From left to right: Rob Lowe, Gary Kent, Mike Gapes MP, John Slinger, speaking at the KRG Labour Party fringe meeting, 2 October 2012
Manchester, UK - (uk.krg.org) - Expertise and experience in foreign policy were combined with a passionate denunciation of the Assad regime and the need to protect Syrians from his brutal Ba'athist regime at a successful fringe meeting at the Labour conference in Manchester this week.
The meeting, organised by the Kurdistan Regional Government (KRG) UK Representation, attracted over 70 people including diplomats from several countries in the busiest part of the conference.
Bayan Sami Abdul Rahman, the KRG High Representative to the UK said, “Representation’s participation at the annual party conferences gives us the opportunity to speak about Kurdistan and Iraq to British decision-makers, and we appreciate the warm welcome we have received at the all party conferences.”
Ms Rahman added, “This year we have brought to the conferences a discussion about intervention and the Kurdish case. While the Kurdish experience with the international community in the past has been mixed, one major lesson is that the decisions of John Major and Tony Blair to intervene saved many lives and built a foundation for stability and security in our region.”
The speakers included Mike Gapes MP, Member of the Foreign Affairs Select Committee, Robert Lowe of the Middle East Centre, and John Slinger, Chair of Pragmatic Radicalism. The meeting was chaired by Gary Kent, Director of Labour Friends of Iraq.
Gary Kent told the meeting that he had seen massive progress in the Kurdistan Region in Iraq during nine visits over the last few years. The Kurdistan Region is a respected, confident and credible interlocutor and has given important assistance to their fellow Kurds in Syria.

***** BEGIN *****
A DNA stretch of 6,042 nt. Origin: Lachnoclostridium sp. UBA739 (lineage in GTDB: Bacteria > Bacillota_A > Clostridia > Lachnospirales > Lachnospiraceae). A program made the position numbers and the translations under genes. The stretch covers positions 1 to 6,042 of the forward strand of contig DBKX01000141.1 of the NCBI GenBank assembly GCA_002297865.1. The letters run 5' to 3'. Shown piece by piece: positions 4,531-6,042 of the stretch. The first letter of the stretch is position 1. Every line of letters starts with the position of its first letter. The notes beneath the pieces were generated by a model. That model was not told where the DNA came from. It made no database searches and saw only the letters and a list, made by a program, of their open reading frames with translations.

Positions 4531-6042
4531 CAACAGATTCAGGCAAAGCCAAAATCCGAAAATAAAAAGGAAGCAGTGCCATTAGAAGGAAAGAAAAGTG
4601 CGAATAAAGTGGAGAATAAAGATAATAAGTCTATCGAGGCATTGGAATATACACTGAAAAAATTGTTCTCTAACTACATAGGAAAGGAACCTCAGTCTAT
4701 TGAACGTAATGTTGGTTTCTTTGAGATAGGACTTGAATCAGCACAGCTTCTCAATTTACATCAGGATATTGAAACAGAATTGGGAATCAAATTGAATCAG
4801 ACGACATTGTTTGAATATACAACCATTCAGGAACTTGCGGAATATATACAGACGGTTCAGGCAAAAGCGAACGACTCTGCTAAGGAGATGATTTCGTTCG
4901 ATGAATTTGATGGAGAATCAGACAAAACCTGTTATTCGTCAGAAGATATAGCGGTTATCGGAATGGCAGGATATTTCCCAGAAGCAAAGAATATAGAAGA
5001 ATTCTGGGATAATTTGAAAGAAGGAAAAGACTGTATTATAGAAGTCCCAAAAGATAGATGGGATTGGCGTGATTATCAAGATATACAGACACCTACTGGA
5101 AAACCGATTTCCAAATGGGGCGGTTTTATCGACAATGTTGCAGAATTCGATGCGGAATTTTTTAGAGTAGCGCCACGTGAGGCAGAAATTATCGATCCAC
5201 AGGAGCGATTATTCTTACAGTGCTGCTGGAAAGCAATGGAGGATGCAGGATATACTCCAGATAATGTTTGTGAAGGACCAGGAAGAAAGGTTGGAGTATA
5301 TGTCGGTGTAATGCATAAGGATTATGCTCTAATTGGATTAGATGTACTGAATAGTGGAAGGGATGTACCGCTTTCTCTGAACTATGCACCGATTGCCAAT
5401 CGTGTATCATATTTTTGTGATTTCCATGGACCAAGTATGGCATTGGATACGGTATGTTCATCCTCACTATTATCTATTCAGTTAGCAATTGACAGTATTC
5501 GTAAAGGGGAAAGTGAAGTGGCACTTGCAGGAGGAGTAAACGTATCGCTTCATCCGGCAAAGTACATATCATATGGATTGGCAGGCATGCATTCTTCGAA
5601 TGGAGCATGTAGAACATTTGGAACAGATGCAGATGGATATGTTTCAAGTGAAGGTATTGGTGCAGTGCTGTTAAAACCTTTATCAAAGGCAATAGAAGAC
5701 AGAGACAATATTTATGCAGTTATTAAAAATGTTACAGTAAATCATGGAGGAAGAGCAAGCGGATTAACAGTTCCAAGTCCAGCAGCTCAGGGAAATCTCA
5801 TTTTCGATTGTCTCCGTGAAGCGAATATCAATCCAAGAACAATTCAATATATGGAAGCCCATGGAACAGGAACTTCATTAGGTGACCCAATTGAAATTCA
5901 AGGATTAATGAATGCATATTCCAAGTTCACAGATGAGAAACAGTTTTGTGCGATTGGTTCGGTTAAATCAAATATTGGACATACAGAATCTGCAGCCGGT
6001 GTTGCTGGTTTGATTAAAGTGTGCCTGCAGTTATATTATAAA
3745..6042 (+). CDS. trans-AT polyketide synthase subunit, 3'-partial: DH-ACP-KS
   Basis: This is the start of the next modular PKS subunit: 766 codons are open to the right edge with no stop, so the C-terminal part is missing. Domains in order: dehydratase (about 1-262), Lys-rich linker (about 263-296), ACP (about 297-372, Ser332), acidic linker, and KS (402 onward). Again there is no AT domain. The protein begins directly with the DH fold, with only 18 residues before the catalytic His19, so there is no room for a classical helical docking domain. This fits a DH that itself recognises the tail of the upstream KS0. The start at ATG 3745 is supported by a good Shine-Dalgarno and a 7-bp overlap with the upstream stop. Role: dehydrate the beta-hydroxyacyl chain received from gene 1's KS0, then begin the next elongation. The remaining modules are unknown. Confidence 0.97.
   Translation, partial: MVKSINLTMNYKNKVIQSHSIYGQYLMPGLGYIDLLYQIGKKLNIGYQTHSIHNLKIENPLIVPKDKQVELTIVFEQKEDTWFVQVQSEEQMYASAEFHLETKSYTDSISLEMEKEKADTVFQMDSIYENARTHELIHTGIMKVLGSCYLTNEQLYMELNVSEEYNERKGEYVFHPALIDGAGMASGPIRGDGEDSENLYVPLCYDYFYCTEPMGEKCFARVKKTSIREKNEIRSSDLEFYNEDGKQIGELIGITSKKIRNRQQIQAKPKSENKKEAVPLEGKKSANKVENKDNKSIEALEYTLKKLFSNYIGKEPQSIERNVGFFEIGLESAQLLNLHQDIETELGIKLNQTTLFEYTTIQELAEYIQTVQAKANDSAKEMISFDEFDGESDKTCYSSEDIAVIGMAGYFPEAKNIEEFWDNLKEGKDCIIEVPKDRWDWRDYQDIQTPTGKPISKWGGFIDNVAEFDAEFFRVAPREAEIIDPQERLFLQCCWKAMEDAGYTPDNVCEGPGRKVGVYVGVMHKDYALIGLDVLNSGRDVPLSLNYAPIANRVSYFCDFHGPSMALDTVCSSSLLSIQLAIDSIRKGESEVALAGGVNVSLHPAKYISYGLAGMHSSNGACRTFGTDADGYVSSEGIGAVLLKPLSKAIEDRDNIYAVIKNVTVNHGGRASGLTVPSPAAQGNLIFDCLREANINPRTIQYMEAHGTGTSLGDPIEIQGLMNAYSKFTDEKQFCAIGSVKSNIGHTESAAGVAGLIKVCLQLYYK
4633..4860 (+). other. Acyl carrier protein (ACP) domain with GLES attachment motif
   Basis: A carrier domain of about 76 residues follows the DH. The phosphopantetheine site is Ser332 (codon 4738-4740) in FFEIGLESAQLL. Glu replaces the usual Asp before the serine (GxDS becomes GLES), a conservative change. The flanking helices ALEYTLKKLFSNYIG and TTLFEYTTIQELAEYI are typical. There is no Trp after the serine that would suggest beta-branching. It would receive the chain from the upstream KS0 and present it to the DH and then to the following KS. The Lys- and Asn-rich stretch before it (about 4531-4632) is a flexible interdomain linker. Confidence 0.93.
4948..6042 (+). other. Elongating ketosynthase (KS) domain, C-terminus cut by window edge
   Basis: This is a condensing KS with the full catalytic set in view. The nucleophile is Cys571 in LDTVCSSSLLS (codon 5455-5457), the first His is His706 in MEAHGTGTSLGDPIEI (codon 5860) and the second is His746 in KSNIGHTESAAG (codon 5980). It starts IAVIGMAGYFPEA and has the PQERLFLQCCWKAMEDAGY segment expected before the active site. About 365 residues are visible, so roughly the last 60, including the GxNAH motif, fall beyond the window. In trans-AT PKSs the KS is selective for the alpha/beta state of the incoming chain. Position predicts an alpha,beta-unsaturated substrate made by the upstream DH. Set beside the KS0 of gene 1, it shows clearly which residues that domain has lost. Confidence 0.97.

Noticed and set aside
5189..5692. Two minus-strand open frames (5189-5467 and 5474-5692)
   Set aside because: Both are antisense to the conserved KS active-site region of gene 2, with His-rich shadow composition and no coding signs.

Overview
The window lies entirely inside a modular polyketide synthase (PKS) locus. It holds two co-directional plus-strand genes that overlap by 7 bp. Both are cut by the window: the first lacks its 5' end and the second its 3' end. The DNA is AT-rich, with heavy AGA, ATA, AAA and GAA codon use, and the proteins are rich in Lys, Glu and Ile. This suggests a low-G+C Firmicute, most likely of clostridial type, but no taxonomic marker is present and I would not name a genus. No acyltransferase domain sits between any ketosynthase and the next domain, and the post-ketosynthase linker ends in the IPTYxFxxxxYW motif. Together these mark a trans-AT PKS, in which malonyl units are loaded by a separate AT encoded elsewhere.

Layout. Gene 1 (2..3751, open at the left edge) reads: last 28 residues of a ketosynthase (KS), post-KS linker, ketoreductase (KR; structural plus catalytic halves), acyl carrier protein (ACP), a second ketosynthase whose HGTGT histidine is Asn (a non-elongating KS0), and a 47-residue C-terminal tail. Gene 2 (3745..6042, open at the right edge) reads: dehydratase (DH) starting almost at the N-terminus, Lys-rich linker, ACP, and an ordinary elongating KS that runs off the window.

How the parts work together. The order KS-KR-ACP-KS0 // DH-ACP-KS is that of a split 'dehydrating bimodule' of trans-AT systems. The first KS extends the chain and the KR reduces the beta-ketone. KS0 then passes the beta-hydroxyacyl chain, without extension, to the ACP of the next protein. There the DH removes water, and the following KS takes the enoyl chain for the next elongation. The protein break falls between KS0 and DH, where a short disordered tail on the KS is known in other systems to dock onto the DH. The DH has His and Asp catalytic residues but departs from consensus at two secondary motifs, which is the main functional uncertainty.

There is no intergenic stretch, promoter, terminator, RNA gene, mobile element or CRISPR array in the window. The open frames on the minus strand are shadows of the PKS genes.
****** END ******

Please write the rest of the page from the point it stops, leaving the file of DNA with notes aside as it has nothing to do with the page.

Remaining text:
Mike Gapes MP, one of many parliamentary supporters of the KRG campaign which calls on the British Government to formally recognize the Kurdish genocide, expressed his concerns about the enormous security consequences if the international community fails to resolve the situation in Syria.
He said, “The lessons from the Kurdish case are clear, the parallels are so strong and yet we are not acting to provide some sort of security in Syria. This is the most urgent issue on the international agenda. We have a responsibility to protect the people of Syria.”
Robert Lowe, a Middle East expert at the LSE, said, “Compared to Iraqi Kurdistan the threat facing Syrian Kurds at the moment is not as severe as the horrors that the Kurdish people in Iraq have been through. But the Syrian Kurds remain vulnerable. One lesson which is vital to remember is that non-Kurds in the region are not shy of attacking Kurds, this has happened many times in the past. The other lesson is not to ignore the situation.”
John Slinger emphasised the need to act to prevent and punish acts of war crimes and genocide. The international community is legally bound to act by the international law - the United Nations Genocide Convention and the doctrine of the Responsibility To Protect (R2P). Mr Slinger said, “The lesson from Kurdistan is that R2P should and must be enforced where necessary or international law becomes weak and worthless. The act of recognising what happened to the Kurds must go hand-in-hand with the firm belief that we will act to prevent such things happening again.”
The concept of R2P was developed by the international community following the atrocities in Rwanda and Bosnia via the UN’s International Commission on Intervention and State Sovereignty (ICISS) and was formally integrated into the UN’s framework in 2005. The doctrine states that each state has a responsibility to protect (R2P) their own population from genocide, war crimes, ethnic cleansing and crimes against humanity. The British Government is committed to implementing R2P, and in 2012 supported increased funding of the Joint Office of the UN Secretary General’s Special Advisers for Genocide and Responsibility to Protect.
The Kurdistan Regional Government has also attended the Liberal Democrats Party conference in Brighton last week, and will be hosting a similar fringe meeting at the Conservative Party conference in Birmingham, next Tuesday 9thOctober, at 5.30pm in the The ICC Hall 8B.